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All Workplaces to be Covered Under Workplace Safety & Health (WSH) Act from 1 September 2011

More than 1.6million workers protected under WSH Act

31 August 2011

  1. From 1 September 2011, all workplaces will be covered under the Workplace Safety and Health (WSH) Act. This is a major milestone in Singapore’s WSH journey. First announced in January 2005, the WSH Act was first extended to “factories”1 on 1 March 2006, another six sectors on 1 March 2008 and now to all workplaces from 1 September 20112.
  2. This latest extension brings on board more than 100,000 organisations with over 1.6 million employees, or about half of the Singapore workforce. Companies and employees now covered under the Act will need to take reasonably practicable measures to ensure their workplaces are safe. This includes proper risk management or taking steps to identify and manage the existing risks in one’s workplace so as to prevent work incidents3.

    Key revisions
  3. Besides the coverage extension of the WSH Act, other key changes were also effected. These include:
    • making the duties and obligations of the principals4 and persons at work5 more defined;
    • enhancing the definition of Occupational Diseases6 to include any diseases that are attributable to chemical and biological agent exposure at work; and
    • the WSH (Noise) Regulations taking effect on 1 September 2011 and will include all workplaces to be covered under the regulation.

    For more information on the amended Act and its subsidiary legislations, please refer to Annex A.

    Assistance provided to industry stakeholders
  4. Welcoming the extension, Mr Yeo Guat Kwang, Alignment Director for WSH and All Nationalities, National Trades Union Congress (NTUC) said, “The workers now can feel much safer at work now with the WSH knowledge that is available. They now understand the importance of WSH, how it can impact one’s life, and what management can do to improve the standards at the workplace. Also, they can now attend courses to improve their capabilities in order to carry out their work safely and to understand their roles and responsibilities much clearly. Workers can now feel safer knowing that with proper WSH knowledge and good practices, their lives will be safe and they can be more productive too.”
  5. Looking forward, Mr Lee Tzu Yang, Chairman of the WSH Council added, “1 September 2011 marks a high point in Singapore's WSH journey. The Council believes that involving everyone in WSH is the first step to building a national culture that is committed to safety and health. And with that culture, we can achieve significant progress in preventing incidents and unnecessary deaths at work. The extension to all workplaces follows years of engagement by the WSH Council. Specifically, the Council has stepped up our engagement in the past two years through multiple platforms, including face-to-face forums, mall roadshows, creative advertising and even specially trained personnel who visit workplaces to help employees understand about risks at work. This is supported by educational materials that we have produced to raise awareness and knowledge. So far, we are encouraged to see the support by many new companies previously not involved in WSH. Singapore's workforce can be assured that the Council will champion the right for them to have a safe and healthy workplace and employers can count on the Council for support to help them address risks at work."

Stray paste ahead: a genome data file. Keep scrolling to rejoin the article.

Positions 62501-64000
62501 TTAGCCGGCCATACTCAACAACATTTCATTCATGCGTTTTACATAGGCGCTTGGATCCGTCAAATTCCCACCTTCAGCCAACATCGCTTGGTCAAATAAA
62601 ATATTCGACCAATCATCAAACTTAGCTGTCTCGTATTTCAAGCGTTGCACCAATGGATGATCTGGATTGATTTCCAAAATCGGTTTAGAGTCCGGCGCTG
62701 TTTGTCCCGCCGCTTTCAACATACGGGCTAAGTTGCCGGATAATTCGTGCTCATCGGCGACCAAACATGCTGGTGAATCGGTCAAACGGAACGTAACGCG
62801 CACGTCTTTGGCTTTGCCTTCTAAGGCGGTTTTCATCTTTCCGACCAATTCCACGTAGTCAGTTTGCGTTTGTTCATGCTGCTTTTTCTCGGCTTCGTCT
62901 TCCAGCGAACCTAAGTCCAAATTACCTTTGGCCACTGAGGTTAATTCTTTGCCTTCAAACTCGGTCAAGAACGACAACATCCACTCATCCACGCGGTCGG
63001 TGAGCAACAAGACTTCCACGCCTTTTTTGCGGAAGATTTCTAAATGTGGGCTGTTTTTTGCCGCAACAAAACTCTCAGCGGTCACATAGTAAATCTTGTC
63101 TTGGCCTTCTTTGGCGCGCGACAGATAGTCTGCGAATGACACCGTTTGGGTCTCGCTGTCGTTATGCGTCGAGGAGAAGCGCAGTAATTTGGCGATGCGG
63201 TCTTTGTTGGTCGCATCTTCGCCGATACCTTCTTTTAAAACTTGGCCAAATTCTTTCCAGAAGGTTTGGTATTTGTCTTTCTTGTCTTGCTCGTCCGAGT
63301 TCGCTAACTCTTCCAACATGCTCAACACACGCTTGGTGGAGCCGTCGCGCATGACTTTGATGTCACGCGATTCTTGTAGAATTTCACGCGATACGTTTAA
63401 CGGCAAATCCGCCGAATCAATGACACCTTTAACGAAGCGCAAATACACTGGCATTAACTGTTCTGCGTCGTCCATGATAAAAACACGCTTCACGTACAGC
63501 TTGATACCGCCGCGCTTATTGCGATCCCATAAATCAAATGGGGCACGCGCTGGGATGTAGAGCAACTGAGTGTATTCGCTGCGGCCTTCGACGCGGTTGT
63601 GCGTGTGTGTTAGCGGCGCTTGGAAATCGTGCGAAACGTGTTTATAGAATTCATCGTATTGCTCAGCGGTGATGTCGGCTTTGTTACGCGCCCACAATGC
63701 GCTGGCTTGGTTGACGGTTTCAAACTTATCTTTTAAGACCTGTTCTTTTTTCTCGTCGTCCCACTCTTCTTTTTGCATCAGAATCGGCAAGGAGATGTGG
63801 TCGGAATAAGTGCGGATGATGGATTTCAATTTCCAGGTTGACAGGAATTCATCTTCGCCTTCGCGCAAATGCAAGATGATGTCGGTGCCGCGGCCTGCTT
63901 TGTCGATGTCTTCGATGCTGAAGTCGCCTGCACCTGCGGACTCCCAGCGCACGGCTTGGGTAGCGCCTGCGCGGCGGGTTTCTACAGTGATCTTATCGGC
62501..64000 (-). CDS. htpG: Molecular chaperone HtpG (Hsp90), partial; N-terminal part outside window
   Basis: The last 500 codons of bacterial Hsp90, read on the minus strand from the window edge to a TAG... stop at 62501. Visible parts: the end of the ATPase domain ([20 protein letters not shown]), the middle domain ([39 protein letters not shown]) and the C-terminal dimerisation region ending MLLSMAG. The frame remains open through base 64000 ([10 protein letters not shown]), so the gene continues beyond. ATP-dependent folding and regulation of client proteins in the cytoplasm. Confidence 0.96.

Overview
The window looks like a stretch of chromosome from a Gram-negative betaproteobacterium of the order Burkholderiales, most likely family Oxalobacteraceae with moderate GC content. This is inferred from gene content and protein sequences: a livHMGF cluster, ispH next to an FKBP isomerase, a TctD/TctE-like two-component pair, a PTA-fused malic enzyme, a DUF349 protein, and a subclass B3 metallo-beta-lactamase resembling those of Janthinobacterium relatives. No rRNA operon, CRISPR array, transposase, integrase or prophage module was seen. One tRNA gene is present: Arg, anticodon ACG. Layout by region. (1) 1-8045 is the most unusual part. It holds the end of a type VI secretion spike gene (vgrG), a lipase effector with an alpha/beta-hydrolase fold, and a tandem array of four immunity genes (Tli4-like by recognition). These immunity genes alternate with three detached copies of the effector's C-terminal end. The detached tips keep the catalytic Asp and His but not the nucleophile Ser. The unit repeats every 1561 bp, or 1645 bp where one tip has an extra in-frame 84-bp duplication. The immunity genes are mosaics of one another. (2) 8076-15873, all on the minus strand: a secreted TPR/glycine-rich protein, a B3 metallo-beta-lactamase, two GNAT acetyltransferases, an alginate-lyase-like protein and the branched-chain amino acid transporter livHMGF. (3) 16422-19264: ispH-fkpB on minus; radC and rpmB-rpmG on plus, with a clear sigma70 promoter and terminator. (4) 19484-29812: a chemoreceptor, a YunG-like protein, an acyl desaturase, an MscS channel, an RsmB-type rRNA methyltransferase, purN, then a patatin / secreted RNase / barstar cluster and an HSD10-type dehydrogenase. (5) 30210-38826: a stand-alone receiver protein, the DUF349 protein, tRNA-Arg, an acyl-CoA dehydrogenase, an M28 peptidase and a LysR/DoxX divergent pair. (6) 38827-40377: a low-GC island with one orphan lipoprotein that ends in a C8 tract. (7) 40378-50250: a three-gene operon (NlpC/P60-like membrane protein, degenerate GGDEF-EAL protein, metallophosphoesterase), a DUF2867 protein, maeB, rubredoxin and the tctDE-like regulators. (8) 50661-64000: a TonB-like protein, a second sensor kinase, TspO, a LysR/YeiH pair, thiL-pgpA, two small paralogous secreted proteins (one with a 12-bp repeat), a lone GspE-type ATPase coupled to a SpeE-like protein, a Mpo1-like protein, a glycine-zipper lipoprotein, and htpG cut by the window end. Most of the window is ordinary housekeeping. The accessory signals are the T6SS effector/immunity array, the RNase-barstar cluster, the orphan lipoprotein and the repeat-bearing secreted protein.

6. MOM’s WSH Commissioner Er. Ho Siong Hin reiterated the importance of the WSH Act extension, “The government is committed to ensuring a safe and healthy workplace for every employee in Singapore. To do so, having the WSH Act cover all workplaces is a natural move and we have announced our intent to do so since 2005. However, we have extended the Act in phases over a six-year period to allow industry time to adjust and understand the requirements under the Act. We urge companies which have not yet done so to implement simple risk management measures to prevent work incidents. To do so, they can refer to online tools provided by the WSH Council. We need everyone's support if we want to keep all our workplaces safe for all.”
  7. More information about the WSH Act and online resources on risk management are available on the WSHC website.

1 The term ‘factories’ is being referred to as higher risk workplaces whose work activities present a higher potential for serious accidents.

2 The WSH Act first took effect from 1 March 2006, replacing the decades-old Factories Act. It brings about an enhanced framework built on three key principles – reducing risks at source, engendering industry ownership of WSH outcomes and imposing higher penalties for poor safety management.

3 Under the WSH Act, there is WSH (Risk Management) Regulations which requires stakeholders to take reasonably practicable steps to actively manage workplace risks by eliminating, minimising or controlling these risks.

4 Principals are those who engage the services of contractors for specialised tasks or engage the services of workers from third-party labour suppliers.

5 Any person at work, including an employee, i.e., one employed under a contract of service, volunteer or any other person training or working under the employer. Under the new enhancement of the Act, MOM will take to task workers who acted negligently in the workplace.

6 The amended Act will broaden the definition of an Occupational Disease to include diseases that can be attributed to any exposure to any chemical or biological agent at work.

Annex A - Fact Sheet On Enhancements To The WSH Act and Subsidiary Regulations